Alex McDonald acknowledged it was a shock coming back to snow-covered Northwestern Ontario.
The 18-year-old Devlin golfer just returned from Phoenix, Ariz. earlier this week after competing at the Maple Leaf Junior Golf Tour’s Boston Pizza National Championship over the weekend.
He said the weather at The Wigwam Golf Resort and Spa was perfect for golf the first day and for much of the second—until rain and high winds kicked up late in the round.
McDonald finished the two-round event tied for sixth place in the boys’ 17-19 division with a score of 155, seven strokes behind champion Kevin Piper of St. Albert, Alta. and just two out of the top three.
He was consistent, carding a 78 on the first day and then a 77 on the second.
His rounds got off to challenging starts on both days, however, as the 13th hole was one of the toughest on the course.
“There’s sand on the left and there’s water on the right for the whole hole,” McDonald described.
“You’ve basically got to hit the fairway,” he stressed.
McDonald didn’t achieve that the first day en route to a quadruple bogey.
“The ball just went straight right, right into the water,” he recalled.
“It was the second-hardest hole on the course.”
But McDonald finished at six-over-par for the day, meaning he rebounded nicely.
McDonald was able to handle the 13th hole much better in the second round.
“I ripped it down the middle and made birdie on the second day,” he enthused.
After chugging through his rounds in the early part of the day, McDonald said he started to really put things together around the latter third of the day.
He described No. 8 as the hole that really helped him to get going.
“It’s a hole where you can either play short of the bunkers or you can gamble and go over,” he noted.
“Each day, I just gambled. I went right over the bunker.
“I birdied it both times. I even birdied it in the practice round,” he remarked.
“When you have confidence going into a hole, you’re pretty sure you’re not going to make a high number.”
McDonald acknowledged the gambling strategy was one he tended to employ throughout the tournament, although he was forced to amp it up on the second day in an attempt to make up some ground.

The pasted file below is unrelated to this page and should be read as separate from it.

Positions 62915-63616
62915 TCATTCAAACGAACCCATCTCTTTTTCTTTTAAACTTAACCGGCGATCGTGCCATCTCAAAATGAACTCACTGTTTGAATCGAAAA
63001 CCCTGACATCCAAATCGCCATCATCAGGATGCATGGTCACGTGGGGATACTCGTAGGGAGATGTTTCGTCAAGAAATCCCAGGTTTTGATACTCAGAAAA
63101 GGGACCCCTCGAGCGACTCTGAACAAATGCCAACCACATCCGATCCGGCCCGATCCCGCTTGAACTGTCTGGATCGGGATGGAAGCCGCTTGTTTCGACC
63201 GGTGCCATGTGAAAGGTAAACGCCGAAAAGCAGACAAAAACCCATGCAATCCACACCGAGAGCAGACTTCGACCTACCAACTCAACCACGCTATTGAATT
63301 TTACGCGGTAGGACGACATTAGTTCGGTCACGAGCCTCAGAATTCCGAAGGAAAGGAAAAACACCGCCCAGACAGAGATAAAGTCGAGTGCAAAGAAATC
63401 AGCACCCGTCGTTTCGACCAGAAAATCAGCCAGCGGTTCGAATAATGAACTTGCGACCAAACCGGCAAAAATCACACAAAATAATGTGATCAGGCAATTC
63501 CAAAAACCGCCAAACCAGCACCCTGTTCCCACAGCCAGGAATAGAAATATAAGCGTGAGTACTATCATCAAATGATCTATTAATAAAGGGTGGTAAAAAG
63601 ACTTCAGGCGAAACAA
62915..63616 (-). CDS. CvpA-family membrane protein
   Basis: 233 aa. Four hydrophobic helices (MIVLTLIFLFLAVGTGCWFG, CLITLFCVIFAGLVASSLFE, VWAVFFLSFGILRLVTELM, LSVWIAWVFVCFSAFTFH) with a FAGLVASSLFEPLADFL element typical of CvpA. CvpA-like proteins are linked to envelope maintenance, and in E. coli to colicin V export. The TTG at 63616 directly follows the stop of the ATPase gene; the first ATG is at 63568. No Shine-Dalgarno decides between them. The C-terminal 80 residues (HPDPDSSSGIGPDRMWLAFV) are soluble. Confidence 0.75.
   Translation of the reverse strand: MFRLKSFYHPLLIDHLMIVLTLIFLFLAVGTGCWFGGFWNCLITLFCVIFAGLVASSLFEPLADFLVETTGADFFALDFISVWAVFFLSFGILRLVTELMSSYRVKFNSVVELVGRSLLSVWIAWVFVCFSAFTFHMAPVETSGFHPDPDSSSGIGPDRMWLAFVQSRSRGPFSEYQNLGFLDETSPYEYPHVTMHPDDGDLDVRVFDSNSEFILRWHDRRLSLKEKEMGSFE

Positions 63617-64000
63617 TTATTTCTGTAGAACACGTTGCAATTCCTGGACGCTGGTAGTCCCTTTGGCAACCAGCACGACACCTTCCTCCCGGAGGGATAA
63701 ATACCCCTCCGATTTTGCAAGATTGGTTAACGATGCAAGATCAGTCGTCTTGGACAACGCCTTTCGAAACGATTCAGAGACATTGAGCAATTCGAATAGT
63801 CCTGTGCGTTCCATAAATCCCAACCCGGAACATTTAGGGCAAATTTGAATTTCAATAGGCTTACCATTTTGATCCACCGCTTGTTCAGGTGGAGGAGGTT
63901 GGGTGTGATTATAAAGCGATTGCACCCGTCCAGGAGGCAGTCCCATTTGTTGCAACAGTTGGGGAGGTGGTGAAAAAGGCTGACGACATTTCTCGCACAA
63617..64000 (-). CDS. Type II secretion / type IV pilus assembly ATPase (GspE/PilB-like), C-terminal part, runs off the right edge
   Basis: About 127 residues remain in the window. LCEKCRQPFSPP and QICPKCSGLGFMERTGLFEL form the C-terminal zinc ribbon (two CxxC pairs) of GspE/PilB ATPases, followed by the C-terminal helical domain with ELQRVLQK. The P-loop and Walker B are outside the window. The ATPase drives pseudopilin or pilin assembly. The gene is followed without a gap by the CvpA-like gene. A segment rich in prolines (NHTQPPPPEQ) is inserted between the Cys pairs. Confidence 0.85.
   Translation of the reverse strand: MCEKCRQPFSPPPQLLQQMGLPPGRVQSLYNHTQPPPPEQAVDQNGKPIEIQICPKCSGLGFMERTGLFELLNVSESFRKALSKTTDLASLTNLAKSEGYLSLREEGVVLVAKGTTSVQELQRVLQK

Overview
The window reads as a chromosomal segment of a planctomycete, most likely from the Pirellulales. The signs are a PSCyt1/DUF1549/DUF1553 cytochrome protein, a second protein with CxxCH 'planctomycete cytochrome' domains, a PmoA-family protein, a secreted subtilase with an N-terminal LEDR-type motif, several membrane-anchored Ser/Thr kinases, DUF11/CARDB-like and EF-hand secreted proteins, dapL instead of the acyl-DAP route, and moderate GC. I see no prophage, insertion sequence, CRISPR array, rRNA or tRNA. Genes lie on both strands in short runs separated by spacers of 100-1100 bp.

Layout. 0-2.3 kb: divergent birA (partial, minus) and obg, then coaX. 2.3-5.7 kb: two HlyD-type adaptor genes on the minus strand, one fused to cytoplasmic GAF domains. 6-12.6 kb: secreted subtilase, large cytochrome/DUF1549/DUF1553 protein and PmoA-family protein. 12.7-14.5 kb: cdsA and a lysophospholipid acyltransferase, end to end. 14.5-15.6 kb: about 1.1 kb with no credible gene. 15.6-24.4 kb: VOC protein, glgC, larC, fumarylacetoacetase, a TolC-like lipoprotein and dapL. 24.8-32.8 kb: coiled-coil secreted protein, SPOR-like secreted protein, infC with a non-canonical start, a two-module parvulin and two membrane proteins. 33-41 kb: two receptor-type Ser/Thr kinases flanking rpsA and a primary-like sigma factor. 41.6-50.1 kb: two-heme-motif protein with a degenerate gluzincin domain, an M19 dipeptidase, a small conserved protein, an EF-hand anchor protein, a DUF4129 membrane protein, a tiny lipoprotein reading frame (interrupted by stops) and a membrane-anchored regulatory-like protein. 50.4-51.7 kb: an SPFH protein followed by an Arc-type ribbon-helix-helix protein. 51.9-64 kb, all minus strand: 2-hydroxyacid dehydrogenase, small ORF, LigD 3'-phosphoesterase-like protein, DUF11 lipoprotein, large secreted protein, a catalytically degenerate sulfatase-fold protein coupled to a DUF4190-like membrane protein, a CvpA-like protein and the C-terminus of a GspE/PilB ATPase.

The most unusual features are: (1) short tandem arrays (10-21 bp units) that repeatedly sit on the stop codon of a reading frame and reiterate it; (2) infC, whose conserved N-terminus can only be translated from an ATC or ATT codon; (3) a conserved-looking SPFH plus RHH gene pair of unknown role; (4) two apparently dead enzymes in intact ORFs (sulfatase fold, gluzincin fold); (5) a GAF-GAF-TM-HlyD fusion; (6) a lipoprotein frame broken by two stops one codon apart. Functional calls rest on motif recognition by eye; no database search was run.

“The first day, I said shoot around 75-ish and you’ll be close,” he recalled.
“I shot 78 and said, ‘Tomorrow, I’ve got to go for it,’ so the second day, I went for everything.
“I played a more aggressive kind of game because I had to catch up,” he reasoned.
“I took more drivers out, I went for more pins instead of hitting it to the middle of the green.”
The plan was especially important given McDonald had golfed with first-day leader, and eventual winner, Kevin Piper in practice.
After seeing the St. Albert native’s play, McDonald knew he had to boost his own as Piper wasn’t going to let his slack.
“I golfed with him during the practice round, and he was a pretty solid player so I knew he wouldn’t blow it,” he said.
There was only one occasion where McDonald’s aggressive tactics backfired as he double-bogeyed the first hole.
“On the double bogey, I hit my drive and then I just nicked this tree and it went straight down,” he sighed.
McDonald did win some recognition at the event as the only player to birdie the feared ninth hole, garnering him a $50 gift certificate to Golf Town.
As well, he won a closest-to-the-pin contest on the second day.
“On No. 7, I had 189 on the pin. I took out my six-iron,” he recounted.
“The MJT president was right there, and that was the hole where it’s [a] closest-to-the-pin [contest].
“I had a nice, hard draw right to the hole and I put it to about six feet away,” he continued.
“I won the closest-to-the-pin, and ever since then my game just started getting better.”
McDonald admitted it was difficult to get practice time in leading up to the tournament, but improvised the best he could to get prepared.
“I couldn’t really practice because there was nowhere really to practice,” he noted.
“Every day I would grab some junk balls, go in the front yard, and hit them across the road, and then go in my basement and chip and putt.
“Before my round, I was hitting lots of balls, and then during my round, I started getting confidence, and then after the round I went back to the practice facility,” he continued.
“I practised about six-and-a-half hours that day just getting myself ready for that tournament.
“I had to get confidence and it’s hard to get that when you haven’t hit a ball in two months,” he reasoned.
With McDonald still having a year of eligibility, he plans to compete on the Maple Leaf tour again next year—and hopes to qualify for the national tournament once again.
He wrapped up by thanking friends and family for supporting him throughout the year.